Down to the Wire: Think Wire EDM is Only for Tool and Die? Think again.

Aug 31, 2021
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Cut thin to win. That’s what my uncle used to say. He was talking about the card game Cribbage, not wire EDM, yet the adage holds true either way. That’s because Wire EDM (WEDM) uses ultra-thin wire from 0.1 to 0.3 mm (0.004″ to 0.012″) in diameter to slice through any electrically-conductive material up to a foot or more thick. It does so with great accuracy. In fact, WEDM easily holds accuracies of 0.001″ or better. And contrary to what many might think, it’s just as suitable for aerospace and medical job shops as it is tool and die.

Wonderful Wire EDM

How does Wire EDM work? As with conventional EDM, it uses high-voltage electrical current to erode material. But where sinkers use a shaped electrode made of graphite or copper, WEDM uses a spool of continuously-fed wire. The most common type is made of brass, an alloy of copper and zinc alloys, although there’s also tungsten, molybdenum, and steel-core wire available. Whatever it’s made of, this wire is guided through the workpiece like an extremely high-end bandsaw.

Wire EDM offers many advantages. For starters, hardness doesn’t matter. As long as the material is electrically conductive, WEDM can machine it. This means polycrystalline diamond, tungsten carbide, hardened steel alloys, tool steel, aluminum, and more. As already mentioned, WEDM is also very accurate, as in tolerances of ‘tenths. Lastly, it can produce practically any part shape—if you can draw it on an Etch-a Sketch, you can probably cut it on a WEDM.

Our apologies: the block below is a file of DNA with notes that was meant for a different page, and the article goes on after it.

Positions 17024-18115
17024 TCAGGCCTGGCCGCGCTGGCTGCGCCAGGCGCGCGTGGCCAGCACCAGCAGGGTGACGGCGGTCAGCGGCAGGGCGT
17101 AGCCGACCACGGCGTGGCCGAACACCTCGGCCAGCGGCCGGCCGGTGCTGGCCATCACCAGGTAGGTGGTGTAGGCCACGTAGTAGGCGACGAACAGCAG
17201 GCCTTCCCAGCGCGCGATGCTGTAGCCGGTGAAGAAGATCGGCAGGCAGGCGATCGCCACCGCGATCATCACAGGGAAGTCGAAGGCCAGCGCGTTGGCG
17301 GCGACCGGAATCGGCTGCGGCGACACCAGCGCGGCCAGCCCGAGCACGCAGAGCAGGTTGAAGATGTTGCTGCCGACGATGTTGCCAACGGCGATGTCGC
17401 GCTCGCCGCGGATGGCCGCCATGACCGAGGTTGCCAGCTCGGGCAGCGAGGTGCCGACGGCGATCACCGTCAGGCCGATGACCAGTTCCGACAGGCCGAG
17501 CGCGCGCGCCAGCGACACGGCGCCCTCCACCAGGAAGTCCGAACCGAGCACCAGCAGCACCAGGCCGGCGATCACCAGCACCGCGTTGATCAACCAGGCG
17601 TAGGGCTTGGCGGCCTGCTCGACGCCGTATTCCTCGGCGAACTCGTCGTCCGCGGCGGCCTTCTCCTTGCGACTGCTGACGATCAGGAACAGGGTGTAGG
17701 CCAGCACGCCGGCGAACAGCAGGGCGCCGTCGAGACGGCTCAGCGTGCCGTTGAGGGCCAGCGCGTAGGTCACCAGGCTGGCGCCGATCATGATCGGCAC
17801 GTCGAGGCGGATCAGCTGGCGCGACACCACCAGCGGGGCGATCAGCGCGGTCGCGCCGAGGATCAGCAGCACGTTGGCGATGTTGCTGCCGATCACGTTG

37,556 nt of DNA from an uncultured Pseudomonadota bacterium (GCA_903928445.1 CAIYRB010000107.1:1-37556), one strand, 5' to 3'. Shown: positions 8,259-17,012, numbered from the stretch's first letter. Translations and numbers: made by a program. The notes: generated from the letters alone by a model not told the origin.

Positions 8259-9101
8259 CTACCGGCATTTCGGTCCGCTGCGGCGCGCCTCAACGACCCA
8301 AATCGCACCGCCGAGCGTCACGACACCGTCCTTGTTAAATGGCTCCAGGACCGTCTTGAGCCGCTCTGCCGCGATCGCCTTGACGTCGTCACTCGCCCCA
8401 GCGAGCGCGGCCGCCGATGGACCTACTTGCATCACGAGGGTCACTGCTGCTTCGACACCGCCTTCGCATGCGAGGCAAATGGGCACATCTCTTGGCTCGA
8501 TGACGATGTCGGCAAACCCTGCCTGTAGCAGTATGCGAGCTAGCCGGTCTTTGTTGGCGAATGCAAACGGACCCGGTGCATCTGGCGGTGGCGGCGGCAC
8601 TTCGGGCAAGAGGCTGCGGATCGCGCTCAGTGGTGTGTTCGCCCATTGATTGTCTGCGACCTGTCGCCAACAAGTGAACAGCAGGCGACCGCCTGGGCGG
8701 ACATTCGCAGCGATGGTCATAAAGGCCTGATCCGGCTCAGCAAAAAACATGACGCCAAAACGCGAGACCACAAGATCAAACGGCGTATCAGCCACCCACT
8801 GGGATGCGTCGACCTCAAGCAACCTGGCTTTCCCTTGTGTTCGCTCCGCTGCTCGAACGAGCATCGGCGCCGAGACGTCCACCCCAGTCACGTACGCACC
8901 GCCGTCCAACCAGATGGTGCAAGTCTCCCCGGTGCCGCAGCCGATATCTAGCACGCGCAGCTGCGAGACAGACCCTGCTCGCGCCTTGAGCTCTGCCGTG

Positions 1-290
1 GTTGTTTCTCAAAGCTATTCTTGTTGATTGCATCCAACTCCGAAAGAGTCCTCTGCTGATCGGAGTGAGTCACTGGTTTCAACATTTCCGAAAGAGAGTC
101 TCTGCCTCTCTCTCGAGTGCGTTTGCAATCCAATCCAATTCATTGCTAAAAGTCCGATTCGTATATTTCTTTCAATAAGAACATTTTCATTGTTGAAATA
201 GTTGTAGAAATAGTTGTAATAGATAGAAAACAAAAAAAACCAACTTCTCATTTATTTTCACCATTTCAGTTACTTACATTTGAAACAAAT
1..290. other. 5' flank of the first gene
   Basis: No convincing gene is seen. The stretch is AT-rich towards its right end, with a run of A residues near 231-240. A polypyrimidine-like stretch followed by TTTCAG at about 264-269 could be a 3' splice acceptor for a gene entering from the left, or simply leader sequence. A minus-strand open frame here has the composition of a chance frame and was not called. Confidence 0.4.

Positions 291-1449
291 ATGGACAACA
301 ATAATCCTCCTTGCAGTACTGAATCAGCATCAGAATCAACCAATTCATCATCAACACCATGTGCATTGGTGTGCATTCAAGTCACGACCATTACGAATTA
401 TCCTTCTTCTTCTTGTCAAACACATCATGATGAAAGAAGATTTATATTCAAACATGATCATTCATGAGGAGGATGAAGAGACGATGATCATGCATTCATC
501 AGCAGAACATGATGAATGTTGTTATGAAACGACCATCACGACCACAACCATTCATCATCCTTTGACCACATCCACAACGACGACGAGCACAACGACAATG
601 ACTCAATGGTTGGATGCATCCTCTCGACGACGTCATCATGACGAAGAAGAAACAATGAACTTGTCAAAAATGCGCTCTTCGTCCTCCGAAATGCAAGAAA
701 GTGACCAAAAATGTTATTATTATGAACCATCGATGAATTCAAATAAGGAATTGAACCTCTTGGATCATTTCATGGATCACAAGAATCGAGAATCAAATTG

Compared to milling and turning, Wire EDM isn’t very fast. Depending on the thickness and material, a workpiece might take hours or sometimes days to complete. However, clever shops will often stack multiple pieces of thin-gage material one atop the other, then cut dozens, perhaps hundreds of parts in one operation. This is a very efficient approach to machining parts like shims and metal gaskets.

Turn out the lights

Best of all, wire EDM runs completely unattended. If the wire breaks, an auto-threader loads more wire and keeps on going. That’s why many shops will build a fixture that can hold huge numbers of smaller parts, then use WEDM to cut oddly-shaped holes and other features that would otherwise be impossible to produce. Such machining is both high-quality and hassle-free.

They can also cut tapers. For example, Kent USA’s line of wire EDM machines have up to 3.93″ of U and V-axis travel. This means tapers of ± 22.5° are possible, depending on the part thickness. There’s also the choice between flushing and submerged models, different tank sizes, and a range of axis travels. All of them boast AC servo motors and a user-friendly control, and are backed by Kent USA’s 15-month warranty. Interested in wire EDM? Looks like you have some decisions to make.

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